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Old 03-05-2012, 11:09 AM
 
Location: Pueblo, CO
466 posts, read 910,294 times
Reputation: 283

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Quote:
Originally Posted by thePR View Post
I really agree with this.

Olympia has about 47,000 people and has the sort of vibe that you are looking for.
One of the wettest cities in the NW. But it is pretty conservative.
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Old 03-05-2012, 11:43 AM
 
Location: United States of America
208 posts, read 707,815 times
Reputation: 121
Here's my opinion:

Forget about weather and everything else. You want liberal...well then here ya go girl! And I am only bringing up major U.S. cities. Hope this helps.

If you are well-off: Seattle

If you got a good career, but don't want to spend a lot of money on living: Portland

If you have a money tree: San Francisco.

I love SF, but PDX is a cool town that is very friendly and perfect for liberal families among all the libby towns.

If you want rural try Humboldt (Rio Dell is a great small liberal town for families), Santa Cruz, ummmm.....yeah that's all I got.
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Old 03-05-2012, 11:47 AM
 
Location: Pennsylvania
254 posts, read 161,157 times
Reputation: 146
The only two states I have ever lived in is Pennsylvania and southern New Jersey. Both are pretty nice states and both have their pros and cons. Also me and my entire family are also ultra liberal.
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Old 03-06-2012, 10:11 AM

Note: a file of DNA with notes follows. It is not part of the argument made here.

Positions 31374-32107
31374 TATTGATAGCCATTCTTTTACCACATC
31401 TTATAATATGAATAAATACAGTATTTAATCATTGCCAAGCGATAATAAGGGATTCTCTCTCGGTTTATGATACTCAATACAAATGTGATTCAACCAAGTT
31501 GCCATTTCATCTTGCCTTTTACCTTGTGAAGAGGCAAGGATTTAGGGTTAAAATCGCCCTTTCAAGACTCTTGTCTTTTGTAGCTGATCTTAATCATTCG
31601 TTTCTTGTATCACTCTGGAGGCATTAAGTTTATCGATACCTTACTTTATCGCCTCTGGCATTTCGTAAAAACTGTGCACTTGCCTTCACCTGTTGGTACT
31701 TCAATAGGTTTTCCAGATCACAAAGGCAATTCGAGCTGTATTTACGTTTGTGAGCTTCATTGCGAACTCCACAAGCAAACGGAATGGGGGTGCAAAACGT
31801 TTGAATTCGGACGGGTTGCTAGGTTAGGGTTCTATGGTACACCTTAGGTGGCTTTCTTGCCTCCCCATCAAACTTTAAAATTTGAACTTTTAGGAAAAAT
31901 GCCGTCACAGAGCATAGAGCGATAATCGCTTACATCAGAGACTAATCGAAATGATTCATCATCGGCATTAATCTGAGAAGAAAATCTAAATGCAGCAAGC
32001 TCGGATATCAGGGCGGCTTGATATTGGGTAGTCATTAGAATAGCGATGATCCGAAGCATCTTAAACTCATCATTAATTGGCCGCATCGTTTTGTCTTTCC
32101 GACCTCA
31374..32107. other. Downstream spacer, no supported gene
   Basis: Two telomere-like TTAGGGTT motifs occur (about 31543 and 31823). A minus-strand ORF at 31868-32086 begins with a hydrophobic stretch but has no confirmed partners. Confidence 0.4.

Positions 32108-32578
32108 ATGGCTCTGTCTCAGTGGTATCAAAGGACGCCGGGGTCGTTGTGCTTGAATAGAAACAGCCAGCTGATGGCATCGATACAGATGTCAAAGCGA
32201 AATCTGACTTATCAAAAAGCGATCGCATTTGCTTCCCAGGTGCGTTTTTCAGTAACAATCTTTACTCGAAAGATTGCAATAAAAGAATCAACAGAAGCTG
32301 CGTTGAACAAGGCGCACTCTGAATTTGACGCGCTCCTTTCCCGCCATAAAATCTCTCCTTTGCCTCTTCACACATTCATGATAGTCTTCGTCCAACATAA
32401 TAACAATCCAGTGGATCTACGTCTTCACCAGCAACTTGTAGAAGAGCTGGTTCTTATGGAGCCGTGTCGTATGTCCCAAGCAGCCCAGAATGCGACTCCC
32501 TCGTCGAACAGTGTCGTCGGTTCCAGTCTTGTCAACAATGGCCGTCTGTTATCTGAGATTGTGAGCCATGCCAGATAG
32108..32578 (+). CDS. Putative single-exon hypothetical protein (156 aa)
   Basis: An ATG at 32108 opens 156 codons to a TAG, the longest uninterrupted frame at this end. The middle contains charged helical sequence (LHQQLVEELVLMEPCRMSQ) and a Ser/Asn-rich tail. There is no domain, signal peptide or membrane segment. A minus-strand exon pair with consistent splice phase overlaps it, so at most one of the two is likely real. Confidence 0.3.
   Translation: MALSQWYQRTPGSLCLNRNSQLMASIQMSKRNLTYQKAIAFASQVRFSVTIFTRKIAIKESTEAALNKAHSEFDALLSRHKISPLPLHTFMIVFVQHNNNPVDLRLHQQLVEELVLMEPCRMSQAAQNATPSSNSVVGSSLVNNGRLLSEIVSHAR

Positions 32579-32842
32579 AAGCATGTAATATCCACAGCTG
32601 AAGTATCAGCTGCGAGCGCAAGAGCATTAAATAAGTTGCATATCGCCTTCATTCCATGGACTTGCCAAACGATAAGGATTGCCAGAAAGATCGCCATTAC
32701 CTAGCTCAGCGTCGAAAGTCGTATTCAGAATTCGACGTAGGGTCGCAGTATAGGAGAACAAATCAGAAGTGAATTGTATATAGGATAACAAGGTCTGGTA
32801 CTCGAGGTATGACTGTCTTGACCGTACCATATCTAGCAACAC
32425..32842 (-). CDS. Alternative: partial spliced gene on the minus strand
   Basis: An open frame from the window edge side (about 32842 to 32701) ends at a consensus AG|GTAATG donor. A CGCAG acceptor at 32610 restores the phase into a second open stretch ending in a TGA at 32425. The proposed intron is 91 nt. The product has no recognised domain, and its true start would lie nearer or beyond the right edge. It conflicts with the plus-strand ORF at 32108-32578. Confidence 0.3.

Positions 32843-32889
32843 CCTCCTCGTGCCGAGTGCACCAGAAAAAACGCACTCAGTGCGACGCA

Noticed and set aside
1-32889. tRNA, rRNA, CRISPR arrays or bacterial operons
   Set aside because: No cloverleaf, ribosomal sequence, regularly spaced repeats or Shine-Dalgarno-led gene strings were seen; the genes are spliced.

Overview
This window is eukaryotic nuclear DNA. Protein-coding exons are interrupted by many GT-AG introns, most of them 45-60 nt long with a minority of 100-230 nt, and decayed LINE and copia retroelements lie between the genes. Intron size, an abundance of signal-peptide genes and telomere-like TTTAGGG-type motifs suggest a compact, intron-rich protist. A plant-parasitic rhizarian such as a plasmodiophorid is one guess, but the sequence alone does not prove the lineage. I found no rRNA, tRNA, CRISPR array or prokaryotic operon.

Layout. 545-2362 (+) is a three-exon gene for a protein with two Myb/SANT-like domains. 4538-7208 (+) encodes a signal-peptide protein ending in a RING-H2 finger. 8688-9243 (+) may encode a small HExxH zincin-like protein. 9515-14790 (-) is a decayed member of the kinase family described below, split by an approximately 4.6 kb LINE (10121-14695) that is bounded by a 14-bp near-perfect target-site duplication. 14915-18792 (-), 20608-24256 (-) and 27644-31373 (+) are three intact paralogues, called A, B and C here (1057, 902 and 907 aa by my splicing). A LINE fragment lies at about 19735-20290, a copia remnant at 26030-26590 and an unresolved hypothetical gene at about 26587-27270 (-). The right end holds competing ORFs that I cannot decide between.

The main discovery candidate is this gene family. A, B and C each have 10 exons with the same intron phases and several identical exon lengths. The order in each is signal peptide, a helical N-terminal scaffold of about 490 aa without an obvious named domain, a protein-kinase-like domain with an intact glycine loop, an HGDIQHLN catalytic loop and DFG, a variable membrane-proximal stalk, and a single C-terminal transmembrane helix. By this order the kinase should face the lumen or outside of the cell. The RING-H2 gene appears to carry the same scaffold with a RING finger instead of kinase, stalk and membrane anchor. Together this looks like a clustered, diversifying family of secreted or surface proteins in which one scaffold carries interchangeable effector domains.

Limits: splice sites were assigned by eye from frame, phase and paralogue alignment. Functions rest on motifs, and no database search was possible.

Location: Orange County, CA
3,730 posts, read 5,278,809 times
Reputation: 4188
Hanoi, Havana, and Caracas would fit the ideology and warm weather desired; Peking the ideology, but not the weather.
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Old 03-06-2012, 05:17 PM
 
208 posts, read 364,546 times
Reputation: 73
How is the current job market, (other than those in the IT industry), in Portland?
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Old 03-07-2012, 04:32 PM
 
Location: Chicago
19 posts, read 33,669 times
Reputation: 33
Everyone thinks the west is so liberal, but in fact, the west is the most conservative region of the country, with the exception of the few liberal bastions right on the coast (San Fran, Seattle, Portland). More conservative than the south, if you can believe that. Believe it or not, the most liberal part of the country is the midwest, or the great lakes region specifically.

If you're liberal, it's hard to fit in, because the vast majority of Americans are conservative. Gallup does surveys on this. It's kind of interesting if you want to know the political leanings of your neighbors: Mississippi Most Conservative State, D.C. Most Liberal

Also interesting for your research is the 2012 Republican primary race. Now, I know they're Republicans, and as Republicans they aren't so liberal, and you might not care what they think, but it's interesting because the 3 front runners in the race: Santorum, Romney, and Paul, are all so different. So you can look at the election results, by county, and see what the attitudes are in that county based on who they voted for in the primary. Of course, not all the states have held their elections yet, but for the ones that have, it's interesting. Santorum is very socially conservative, so any county that voted for Santorum, you'd probably not feel very welcome in. Romney is more moderate, so a county that voted for Romney you could assume might be more moderate or liberal (if the Republicans are moderate, then there's probably more Democrats and liberals in general). And Paul hasn't won nearly as many counties as the other 2, but he's more libertarian, so any county that did vote for him is probably more libertarian. Anyway, I just think the Republican Primary is providing some interesting data on social and political attitudes by county.